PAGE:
Alastair Borthwick, deceased at 90, possessed rare talent. The first literary success he had was a memoir entitled, Always A Little Further, the second was a book about the last part of World War 2.
Alastair Borthwick’s Origin
Borthwick was born in Rutherglen, Lanarkshire and raised in Troon, Ayrshire. When he was eleven he moved to Glasgow where he attended high school. He began copy editing for the Evening Times at 16 before moving on to the Glasgow Weekly Herald. The staff was small and he edited various sections of the paper in addition to following leads for the front page while making the crossword.
Borthwick aspired to Fleet Street, in 1935 he went to work for London’s Daily Mirror for a year. He ran Empire Exhibition’s press club before becoming a part of BBC. His metier became outdoors topics and Scotland when he went into radio broadcasting. Borthwick was talented with the spoken word, the scripts he produced would defy anyone to guess he wrote them himself when he read them on air.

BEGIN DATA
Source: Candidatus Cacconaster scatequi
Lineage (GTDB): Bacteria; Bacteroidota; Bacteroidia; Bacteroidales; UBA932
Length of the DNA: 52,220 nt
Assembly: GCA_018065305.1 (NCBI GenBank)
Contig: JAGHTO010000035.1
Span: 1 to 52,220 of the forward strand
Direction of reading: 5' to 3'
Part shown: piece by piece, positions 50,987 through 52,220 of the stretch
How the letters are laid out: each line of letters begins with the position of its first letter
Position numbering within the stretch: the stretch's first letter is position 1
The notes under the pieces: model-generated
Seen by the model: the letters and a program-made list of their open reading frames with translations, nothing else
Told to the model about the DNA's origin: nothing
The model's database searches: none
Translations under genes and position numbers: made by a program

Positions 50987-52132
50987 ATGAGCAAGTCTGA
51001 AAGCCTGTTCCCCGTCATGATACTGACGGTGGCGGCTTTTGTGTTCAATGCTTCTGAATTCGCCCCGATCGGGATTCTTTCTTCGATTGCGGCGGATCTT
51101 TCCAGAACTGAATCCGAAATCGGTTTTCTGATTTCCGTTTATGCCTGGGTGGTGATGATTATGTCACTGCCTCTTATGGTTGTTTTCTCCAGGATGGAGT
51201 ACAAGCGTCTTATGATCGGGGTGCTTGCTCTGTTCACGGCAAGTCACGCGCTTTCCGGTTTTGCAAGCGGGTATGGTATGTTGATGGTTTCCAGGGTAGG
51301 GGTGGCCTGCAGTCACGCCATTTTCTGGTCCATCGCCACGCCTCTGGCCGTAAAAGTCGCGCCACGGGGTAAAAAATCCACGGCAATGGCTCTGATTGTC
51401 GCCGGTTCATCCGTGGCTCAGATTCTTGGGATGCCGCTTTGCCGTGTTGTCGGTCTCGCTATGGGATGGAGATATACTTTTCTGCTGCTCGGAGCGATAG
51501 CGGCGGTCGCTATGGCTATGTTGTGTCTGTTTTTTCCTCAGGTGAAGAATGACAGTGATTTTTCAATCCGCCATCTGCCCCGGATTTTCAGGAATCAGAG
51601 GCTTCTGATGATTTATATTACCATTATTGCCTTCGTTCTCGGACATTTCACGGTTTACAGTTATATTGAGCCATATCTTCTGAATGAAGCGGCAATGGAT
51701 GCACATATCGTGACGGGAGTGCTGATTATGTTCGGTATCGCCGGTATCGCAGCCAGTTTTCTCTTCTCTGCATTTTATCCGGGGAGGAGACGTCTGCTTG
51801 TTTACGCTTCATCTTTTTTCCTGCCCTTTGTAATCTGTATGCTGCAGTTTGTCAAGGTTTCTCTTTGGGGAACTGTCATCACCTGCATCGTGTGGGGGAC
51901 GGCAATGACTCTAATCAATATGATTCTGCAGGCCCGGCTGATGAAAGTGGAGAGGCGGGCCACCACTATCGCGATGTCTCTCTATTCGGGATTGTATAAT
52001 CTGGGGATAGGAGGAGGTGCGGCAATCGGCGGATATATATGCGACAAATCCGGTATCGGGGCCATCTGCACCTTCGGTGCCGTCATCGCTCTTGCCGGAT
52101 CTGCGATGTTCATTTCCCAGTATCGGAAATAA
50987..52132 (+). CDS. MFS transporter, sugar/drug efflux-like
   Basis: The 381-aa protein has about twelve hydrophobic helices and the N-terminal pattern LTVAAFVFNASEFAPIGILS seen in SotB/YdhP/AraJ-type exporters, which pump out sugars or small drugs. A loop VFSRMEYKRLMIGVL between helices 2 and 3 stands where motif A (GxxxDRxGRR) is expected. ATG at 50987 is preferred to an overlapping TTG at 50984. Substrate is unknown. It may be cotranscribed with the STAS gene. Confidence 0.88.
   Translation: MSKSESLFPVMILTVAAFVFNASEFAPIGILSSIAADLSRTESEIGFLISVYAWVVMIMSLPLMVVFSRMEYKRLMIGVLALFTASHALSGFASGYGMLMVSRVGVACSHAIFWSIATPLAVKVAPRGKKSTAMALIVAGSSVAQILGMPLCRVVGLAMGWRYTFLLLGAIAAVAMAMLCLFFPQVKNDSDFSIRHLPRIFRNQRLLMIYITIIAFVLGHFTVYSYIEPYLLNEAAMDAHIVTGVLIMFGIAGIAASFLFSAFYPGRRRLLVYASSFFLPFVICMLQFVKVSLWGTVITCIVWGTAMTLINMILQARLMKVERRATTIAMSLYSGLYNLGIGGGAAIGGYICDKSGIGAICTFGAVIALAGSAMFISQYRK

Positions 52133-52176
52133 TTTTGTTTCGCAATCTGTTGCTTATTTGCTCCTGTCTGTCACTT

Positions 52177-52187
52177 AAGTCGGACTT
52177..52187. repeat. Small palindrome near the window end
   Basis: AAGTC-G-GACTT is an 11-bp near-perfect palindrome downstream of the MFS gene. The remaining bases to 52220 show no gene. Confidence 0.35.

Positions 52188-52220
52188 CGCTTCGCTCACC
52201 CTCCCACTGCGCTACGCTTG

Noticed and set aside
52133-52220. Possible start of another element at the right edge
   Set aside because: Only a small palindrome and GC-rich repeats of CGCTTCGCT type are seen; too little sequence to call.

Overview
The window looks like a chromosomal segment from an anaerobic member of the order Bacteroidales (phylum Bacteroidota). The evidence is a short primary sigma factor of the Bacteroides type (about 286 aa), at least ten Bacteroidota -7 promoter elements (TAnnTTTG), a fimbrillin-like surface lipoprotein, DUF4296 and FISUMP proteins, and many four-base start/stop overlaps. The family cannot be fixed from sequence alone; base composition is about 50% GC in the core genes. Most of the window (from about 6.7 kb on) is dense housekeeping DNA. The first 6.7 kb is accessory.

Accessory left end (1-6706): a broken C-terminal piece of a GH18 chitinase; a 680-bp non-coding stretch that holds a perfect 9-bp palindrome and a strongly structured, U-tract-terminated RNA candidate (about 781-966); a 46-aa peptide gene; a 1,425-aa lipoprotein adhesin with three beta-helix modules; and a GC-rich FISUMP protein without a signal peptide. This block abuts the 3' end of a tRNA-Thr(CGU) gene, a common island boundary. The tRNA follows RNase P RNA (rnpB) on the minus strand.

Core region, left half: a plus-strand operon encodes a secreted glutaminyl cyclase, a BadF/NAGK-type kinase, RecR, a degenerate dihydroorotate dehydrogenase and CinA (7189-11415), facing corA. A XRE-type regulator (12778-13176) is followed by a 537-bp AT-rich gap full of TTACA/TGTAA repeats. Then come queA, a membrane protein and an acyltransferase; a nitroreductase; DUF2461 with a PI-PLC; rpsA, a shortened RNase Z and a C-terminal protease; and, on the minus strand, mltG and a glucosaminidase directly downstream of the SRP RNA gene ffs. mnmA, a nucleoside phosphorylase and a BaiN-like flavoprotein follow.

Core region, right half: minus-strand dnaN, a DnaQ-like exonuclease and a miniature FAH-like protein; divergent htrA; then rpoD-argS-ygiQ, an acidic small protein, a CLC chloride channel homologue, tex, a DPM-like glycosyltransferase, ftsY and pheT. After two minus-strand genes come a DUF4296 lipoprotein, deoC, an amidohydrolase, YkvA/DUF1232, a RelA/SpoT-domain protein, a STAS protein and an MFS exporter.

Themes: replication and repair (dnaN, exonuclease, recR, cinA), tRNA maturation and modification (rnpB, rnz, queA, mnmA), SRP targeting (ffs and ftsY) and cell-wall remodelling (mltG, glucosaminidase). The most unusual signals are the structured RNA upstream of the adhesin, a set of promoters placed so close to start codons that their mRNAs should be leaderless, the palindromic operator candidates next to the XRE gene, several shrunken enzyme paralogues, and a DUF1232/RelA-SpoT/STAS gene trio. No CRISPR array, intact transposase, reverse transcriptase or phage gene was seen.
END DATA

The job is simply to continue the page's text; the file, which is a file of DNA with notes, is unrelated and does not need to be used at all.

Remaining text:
He joined the military when a war broke out serving with the 5th Seaforth Highlanders of the 51st Highland Division. He did battalion intelligence and reached the level of captain. He led 600 men through German lines during 1945 in the Netherlands. When the enemy woke up the platoon was behind them. Borthwick was excused from attending VE Day parades in exchange for writing up the battalion’s campaigning over the last few years. This resulted in a book.
Alastair Borthwick married Ann during 1940 and the two did not want to go back to the city when the war ended. The couple moved into a small cottage on Jura’s coast during 1945. The couple would live surrounded by nature for seven years during which time they had a son, Patrick. Borthwick would write a column for the News Chronicle and join Grampian TV in the 1960s.